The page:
PTI govt’s Kashmir strategy

Whatever may be the reason, it is evident that this government doesn’t have any clear Kashmir strategy

Kamran Yousaf May 11, 2020
PM Imran Khan at the UN. PHOTO: REUTERS

On May 6, Indian forces killed Riaz Naikoo, a top Hizbul Mujahideen commander and successor of Burhan Wani, known as the poster boy for the Kashmiri resistance against the illegal occupation of Kashmir. The reaction from Pakistan was surprisingly muted. The Foreign Office did issue a statement but opted not to mention Naikoo by name. Also, the Prime Minister’s Office maintained a silence and there was no tweet by Imran Khan explicitly talking about the encounter in which Naikoo was gunned down along with other fighters.

Why all this was unprecedented was because Pakistan in the past reacted differently when any top Kashmiri fighter was killed in Kashmir. The reason is that Pakistan considers the local armed resistance as legitimate in Occupied Kashmir. Prominent diplomats and ambassadors, including the current permanent representative to the UN, Munir Akram, are of the view that the UN Security Council resolutions and international laws allow Kashmiris to resist Indian occupation force. Hence, such a movement cannot be equated with terrorism.

It was because of this position, Pakistan reacted sharply to the killing of Burhan Wani in July 2016. The PML-N was in government at the time. Ironically, prime minister Nawaz Sharif, who often has been accused of being pro-India, himself spoke against the killing of Wani declaring him a “hero” for the Kashmiris. His office not just issued a statement within days of his assassination but later he raised the issue at the UN General Assembly session. Not just that, the FO was quick to summon the Indian High Commissioner to lodge a formal protest over Wani’s killing. The ambassadors of UNSC’s five permanent members were also invited at the FO and given a detailed briefing on the situation. The then de facto foreign minister Sartaj Aziz wrote a letter to the UNSC, condemning in the strongest terms, Wani’s killing. The PML-N government also dispatched special envoys to different capitals as part of a diplomatic offensive to sensitise the powerful countries about the deteriorating situation.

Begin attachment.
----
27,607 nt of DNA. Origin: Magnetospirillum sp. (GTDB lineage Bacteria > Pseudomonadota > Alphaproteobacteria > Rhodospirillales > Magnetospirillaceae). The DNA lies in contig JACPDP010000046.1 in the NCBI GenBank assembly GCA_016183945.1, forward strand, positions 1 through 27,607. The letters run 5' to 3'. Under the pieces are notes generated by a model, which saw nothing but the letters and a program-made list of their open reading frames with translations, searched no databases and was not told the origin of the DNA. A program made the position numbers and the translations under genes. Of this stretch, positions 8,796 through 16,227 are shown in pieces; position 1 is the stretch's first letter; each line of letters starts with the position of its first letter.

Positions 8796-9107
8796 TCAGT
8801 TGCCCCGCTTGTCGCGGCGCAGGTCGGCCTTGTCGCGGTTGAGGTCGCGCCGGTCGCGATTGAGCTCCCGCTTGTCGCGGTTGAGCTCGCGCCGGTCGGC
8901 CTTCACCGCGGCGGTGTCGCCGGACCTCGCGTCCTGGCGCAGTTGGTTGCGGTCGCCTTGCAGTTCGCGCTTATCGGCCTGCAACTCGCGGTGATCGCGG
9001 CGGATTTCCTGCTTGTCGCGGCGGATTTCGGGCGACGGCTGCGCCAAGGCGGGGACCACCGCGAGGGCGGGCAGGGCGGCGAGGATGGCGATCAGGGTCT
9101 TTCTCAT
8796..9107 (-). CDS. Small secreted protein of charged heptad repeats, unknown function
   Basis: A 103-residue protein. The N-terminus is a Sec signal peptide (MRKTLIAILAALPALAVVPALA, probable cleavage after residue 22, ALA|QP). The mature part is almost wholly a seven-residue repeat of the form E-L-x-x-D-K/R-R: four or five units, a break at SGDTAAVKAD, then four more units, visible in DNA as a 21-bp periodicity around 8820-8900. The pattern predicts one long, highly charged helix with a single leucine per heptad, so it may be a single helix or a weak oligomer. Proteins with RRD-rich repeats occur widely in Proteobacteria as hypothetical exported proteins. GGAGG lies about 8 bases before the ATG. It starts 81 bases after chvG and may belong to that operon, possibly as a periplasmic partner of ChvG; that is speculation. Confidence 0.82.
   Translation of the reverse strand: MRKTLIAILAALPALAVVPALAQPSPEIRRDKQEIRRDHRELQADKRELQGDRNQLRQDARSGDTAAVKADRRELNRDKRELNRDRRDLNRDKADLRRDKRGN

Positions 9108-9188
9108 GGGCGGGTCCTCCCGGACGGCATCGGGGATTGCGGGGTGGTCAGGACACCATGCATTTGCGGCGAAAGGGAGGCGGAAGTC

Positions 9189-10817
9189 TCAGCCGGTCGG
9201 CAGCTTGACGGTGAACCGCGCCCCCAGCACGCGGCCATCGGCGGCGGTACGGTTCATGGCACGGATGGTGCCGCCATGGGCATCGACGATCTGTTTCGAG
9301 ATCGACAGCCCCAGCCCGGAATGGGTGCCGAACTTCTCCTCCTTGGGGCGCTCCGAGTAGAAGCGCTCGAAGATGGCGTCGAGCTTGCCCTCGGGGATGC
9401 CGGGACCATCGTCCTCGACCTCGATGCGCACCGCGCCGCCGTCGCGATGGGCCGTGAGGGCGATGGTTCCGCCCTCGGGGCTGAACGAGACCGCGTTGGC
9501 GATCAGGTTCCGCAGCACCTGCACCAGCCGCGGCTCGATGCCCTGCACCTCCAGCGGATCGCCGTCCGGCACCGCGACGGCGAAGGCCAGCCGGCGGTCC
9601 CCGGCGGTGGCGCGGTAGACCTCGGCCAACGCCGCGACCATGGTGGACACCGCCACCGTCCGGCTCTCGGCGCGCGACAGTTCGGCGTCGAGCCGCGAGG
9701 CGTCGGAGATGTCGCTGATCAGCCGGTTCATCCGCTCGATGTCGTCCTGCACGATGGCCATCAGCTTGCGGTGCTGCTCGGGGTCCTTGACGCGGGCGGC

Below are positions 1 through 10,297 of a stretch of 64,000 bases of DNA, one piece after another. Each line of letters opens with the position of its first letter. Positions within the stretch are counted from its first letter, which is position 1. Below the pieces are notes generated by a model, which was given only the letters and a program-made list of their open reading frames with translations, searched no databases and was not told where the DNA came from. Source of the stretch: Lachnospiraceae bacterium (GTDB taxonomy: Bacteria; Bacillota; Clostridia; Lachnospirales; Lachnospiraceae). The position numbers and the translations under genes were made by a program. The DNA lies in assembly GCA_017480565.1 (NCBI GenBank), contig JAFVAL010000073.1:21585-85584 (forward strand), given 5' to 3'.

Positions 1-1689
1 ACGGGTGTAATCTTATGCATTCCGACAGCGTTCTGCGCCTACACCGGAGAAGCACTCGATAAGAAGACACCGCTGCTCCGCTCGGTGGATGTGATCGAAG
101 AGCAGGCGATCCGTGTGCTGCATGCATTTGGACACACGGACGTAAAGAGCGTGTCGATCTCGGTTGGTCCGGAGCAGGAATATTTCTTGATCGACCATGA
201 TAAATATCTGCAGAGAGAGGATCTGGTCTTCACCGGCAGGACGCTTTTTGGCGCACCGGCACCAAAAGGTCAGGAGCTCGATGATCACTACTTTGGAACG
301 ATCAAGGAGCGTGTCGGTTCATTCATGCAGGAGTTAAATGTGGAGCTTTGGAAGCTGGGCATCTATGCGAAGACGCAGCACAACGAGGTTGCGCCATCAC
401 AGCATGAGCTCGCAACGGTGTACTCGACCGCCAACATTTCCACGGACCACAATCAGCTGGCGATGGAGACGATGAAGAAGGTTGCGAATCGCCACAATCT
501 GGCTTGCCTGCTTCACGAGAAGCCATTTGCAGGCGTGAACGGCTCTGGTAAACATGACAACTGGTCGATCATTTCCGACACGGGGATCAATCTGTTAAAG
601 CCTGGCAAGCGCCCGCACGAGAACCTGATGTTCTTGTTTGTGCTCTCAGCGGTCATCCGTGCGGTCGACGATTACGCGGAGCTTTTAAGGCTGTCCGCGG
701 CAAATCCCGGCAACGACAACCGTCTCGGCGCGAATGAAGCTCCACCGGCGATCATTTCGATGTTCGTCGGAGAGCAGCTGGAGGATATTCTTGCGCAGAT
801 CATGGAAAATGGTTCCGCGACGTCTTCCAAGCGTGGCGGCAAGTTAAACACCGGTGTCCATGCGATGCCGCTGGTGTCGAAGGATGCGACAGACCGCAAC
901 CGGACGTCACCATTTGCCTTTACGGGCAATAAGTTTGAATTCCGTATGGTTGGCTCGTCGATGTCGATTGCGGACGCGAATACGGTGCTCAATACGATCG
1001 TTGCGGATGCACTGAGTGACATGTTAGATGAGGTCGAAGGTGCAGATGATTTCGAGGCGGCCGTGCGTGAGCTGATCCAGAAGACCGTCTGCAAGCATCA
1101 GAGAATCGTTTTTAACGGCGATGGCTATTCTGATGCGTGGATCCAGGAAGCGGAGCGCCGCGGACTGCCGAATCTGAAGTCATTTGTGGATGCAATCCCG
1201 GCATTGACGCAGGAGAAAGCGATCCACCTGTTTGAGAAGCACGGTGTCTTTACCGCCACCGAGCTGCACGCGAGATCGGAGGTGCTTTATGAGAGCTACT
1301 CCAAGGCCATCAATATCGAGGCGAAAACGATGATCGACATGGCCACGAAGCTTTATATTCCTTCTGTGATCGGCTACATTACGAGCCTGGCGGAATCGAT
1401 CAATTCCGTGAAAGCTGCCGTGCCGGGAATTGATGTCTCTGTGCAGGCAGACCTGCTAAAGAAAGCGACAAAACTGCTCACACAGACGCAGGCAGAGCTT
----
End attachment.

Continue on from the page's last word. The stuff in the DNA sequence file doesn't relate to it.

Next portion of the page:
These facts were part of the FO record and can be accessed by anyone. The swift reaction from the PML-N government challenged the myth that it deliberately sidestepped the issue of Kashmir. Remember, Nawaz Sharif faced a lot of criticism in India for declaring Wani a “hero”.

So, the question is: why the PTI government, whose supporters claim that no one has advanced the Kashmir cause as effectively as Prime Minister Imran Khan has, apparently ignored the killing of Naikoo, who had the same status as Wani’s?

Also, Naikoo’s killing happened against the backdrop of Kashmir undergoing major changes. When Wani was killed in July 2016, the Indo-Pak relationship was still relatively good. There were still hopes of resumption of talks. There was no indication that the Modi government was going to change the decades-old status of the disputed Kashmir region nor was there any threat of Balakot strikes. Yet, the then government took a far stronger stand against the killing of Wani. But the current government’s near silence on Naikoo’s killing and absence of any diplomatic offensive indicates either a paradigm shift in Pakistan’s approach or total incompetence by this government.

Whatever may be the reason, it is evident that this government doesn’t have any clear Kashmir strategy. Yes, Prime Minister Imran Khan did make a long speech at the UNGA session but that can’t be substituted with a policy. It is important to underline here that supporting the Kashmir struggle doesn’t necessarily mean sending non-state actors across the LoC, a policy that undermined Pakistan’s Kashmir diplomacy. But extending moral, political and diplomatic support to the local Kashmiri resistance is part of Pakistan’s core policy. But under the PTI government, that policy seems to have changed.

Published in The Express Tribune, May 11th, 2020.

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